(6.7)    And when he had opened the fourth seal, I heard the voice of the fourth beast say, Come and see.

1.   The Lord Jesus Christ opens the fourth seal and John is summoned to “Come and see” yet another horseman.

2.   This fourth summons comes from the beast that “was like a flying eagle,” according to Revelation 4.7. The significance of this description?

3.   The Jamieson-Fausset-Brown Commentary makes this statement about the fourth beast: “The fourth living creature, who was ‘like a flying eagle,’ introduces this seal; implying high-soaring intelligence, and judgment descending from on high fatally on the ungodly, as the king of birds on his prey.”[1]

(6.8)    And I looked, and behold a pale horse: and his name that sat on him was Death, and Hell followed with him. And power was given unto them over the fourth part of the earth, to kill with sword, and with hunger, and with death, and with the beasts of the earth. 

1.   “And I looked, and behold a pale horse

a.   This is the last of the four horsemen of the apocalypse. He is riding upon a “pale” horse.

b.   This word “pale” translates the Greek word “cloros,” from which I suspect our words “chlorine” and “Clorox” are derived. The word refers to the color of a corpse or the color of a person whose color has been blanched by terror.

c.   The footnote on this verse in The MacArthur Study Bible reads: “’Pale,’ the Gr. word from which ‘chlorophyll’ comes, describes the pale, ashen-green, pallor characteristic of the decomposition of a corpse.”[2]

2.   “and his name that sat on him was Death, and Hell followed with him.”

a.   The rider is named Death, and Hell followed with him. Death is the keeper of our physical bodies and Hell is the keeper of lost men’s souls . . . for a time.

b.   This is the first time a rider of one of these four horses is named. What are we to conclude by this? Is Death a person to be named?  No. What we see here is a type of symbolism called personification, wherein a personal nature is attributed to an inanimate object or an abstract notion.[3]

c.   The fact is, these four horses are not literal horses, and neither Death nor Hell possesses any of the characteristics of personality. These are literary devices that have been employed for effect. The horses are symbols of war. Death and Hell, though impersonal in fact, are personalized in the Revelation to impress upon the reader the fact that they are our enemies.

3.   “And power was given unto them over the fourth part of the earth

a.   Notice that “power,” literally authority, was given unto them, unto these two, Death and Hell. Where does the “power” they are given come from?

b.   Hearken back to Matthew 28.18, where the Lord Jesus Christ said, “All power (authority) is given unto me in heaven and earth.” It comes from the same Jesus Who is opening the seals of this book.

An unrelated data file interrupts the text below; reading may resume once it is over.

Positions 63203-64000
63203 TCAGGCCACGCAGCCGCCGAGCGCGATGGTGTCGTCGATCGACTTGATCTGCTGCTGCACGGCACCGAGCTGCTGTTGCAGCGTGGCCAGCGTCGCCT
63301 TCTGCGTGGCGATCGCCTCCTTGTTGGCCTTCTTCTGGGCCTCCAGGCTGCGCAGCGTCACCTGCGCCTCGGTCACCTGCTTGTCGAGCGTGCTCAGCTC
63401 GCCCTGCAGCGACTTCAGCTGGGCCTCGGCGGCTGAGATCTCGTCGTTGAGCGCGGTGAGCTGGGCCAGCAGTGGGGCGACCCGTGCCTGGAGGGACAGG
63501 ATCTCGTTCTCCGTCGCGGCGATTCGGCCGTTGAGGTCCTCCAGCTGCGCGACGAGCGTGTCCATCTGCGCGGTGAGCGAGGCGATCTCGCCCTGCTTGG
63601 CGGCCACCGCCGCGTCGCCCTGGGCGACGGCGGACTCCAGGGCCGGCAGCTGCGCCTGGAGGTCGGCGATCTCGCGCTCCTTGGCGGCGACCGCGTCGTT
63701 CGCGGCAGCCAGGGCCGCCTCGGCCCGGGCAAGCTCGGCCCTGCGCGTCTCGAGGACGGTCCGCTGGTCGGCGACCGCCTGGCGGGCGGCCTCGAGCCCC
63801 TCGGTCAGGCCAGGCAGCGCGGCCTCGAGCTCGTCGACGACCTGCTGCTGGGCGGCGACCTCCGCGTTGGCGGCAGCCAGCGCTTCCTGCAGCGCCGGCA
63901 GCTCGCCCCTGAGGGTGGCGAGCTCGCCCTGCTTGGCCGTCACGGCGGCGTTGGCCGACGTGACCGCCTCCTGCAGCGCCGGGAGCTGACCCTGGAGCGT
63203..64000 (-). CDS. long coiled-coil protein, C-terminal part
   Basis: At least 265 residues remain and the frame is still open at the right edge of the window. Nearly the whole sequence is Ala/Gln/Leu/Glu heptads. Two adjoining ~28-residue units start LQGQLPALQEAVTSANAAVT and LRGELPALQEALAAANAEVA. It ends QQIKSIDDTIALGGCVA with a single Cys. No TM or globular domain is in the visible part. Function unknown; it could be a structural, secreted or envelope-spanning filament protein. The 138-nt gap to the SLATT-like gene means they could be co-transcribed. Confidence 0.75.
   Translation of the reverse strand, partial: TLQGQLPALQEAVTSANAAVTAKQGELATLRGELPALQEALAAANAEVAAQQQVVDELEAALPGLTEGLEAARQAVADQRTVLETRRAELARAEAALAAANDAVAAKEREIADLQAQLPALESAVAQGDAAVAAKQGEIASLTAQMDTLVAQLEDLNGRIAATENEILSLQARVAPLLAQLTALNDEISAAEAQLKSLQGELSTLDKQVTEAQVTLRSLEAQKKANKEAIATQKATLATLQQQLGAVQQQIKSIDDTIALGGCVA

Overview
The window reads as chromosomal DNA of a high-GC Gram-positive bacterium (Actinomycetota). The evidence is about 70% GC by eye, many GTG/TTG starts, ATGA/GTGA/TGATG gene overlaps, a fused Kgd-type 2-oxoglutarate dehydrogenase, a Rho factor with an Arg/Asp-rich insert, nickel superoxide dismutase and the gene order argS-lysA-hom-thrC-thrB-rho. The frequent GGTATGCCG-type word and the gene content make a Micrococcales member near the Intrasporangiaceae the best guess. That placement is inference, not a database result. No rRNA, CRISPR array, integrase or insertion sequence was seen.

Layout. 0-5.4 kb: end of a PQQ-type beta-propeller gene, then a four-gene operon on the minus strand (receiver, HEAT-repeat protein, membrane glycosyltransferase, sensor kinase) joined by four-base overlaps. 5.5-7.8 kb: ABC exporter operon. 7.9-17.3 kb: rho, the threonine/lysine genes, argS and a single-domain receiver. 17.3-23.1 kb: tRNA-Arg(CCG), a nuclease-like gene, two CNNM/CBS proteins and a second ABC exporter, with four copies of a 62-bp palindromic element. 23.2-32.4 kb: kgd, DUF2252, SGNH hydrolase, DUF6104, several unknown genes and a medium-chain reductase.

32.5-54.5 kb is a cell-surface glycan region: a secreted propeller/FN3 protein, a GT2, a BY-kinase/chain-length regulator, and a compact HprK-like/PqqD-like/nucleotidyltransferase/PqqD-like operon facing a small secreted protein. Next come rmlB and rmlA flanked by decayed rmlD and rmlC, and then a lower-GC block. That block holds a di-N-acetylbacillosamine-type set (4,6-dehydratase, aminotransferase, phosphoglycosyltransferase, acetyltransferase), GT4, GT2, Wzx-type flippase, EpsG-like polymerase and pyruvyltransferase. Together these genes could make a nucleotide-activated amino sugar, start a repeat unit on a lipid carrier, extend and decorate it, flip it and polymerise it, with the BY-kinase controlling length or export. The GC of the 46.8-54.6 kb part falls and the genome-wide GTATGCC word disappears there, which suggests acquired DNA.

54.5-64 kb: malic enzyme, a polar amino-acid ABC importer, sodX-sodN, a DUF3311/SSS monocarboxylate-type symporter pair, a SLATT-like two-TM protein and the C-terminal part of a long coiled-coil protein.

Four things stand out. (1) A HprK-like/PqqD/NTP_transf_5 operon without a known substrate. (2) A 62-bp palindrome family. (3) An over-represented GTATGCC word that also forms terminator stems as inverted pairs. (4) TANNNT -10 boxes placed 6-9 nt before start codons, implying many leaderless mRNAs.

c.   What is the result of this authority being given to Death and Hell? One fourth of the human race will die by various means. And by what means will so many people die? Read on.

4.   “to kill with sword, and with hunger, and with death, and with the beasts of the earth.”

a.   Let me read William R. Newell’s comment on this verse: “But under the fourth seal we see death and Hades given authority over the fourth part of the earth to kill; and that with God’s four sore judgments of Ezekiel 14:21, ‘sword,’ ‘famine,’ ‘pestilence’ and ‘wild beasts.’ People say, ‘Peace,’ but the sword is coming. People cry, ‘Prosperity and plenty,’ but famine is coming. People boast of conquering disease by medical science, but pestilence is coming. Hunters complain of the disappearance of beasts to hunt, of game to pursue; but wild beasts will (by and by) multiply again, even in America, to the slaying of thousands upon thousands! We must remember that a fourth of the population of the earth is given over to these four judgments alone. And let us also remember that the plagues hurled directly from heaven, as in chapter 16, have not yet begun, under the four seals, not even the locust plague of chapter 9, nor the career of the wild beast of chapter 13. These come later. But the sword, famine, pestilence, and wild beasts, take a quarter of earth’s population.”[4]

b.   The thrust of what this fourth seal represents is carnage on a scale that is unprecedented in human history, except for the Flood.

5.   Upon opening the fourth seal, the way is now open for the destruction of one fourth of the human race. Think about that. If Jesus comes for us today, when the population on this planet is more than 6 billion, then power will be given for these horsemen to slay more than 1½ billion men, women, and children. That is more people than were slain when God brought the Flood during Noah’s time.

6.   This is only the beginning of such carnage as man has never seen or imagined. In addition, the greater tragedy is that even those unsaved people who escape this beginning of horrors will face more. You see, even if they evade these horrors, and somehow survive the horrors that we will soon read about, the lake of fire still awaits all them who survive to the second coming of Jesus Christ. 



[1] Jamieson-Fausset-Brown Commentary, (Bronson, MI: Online Publishing, Inc., 2002), [email protected]

[2] See footnote for Revelation 6.8, John MacArthur, The MacArthur Study Bible, (Nashville: Word Publishing, 1997), page 2000.

[3] Webster’s New Universal Unabridged Dictionary, (New York: Barnes & Noble Books, 1996), page 1446.

[4] William R. Newell, The Book Of The Revelation, (Chicago, Illinois: Moody Press, 1935), page 106.

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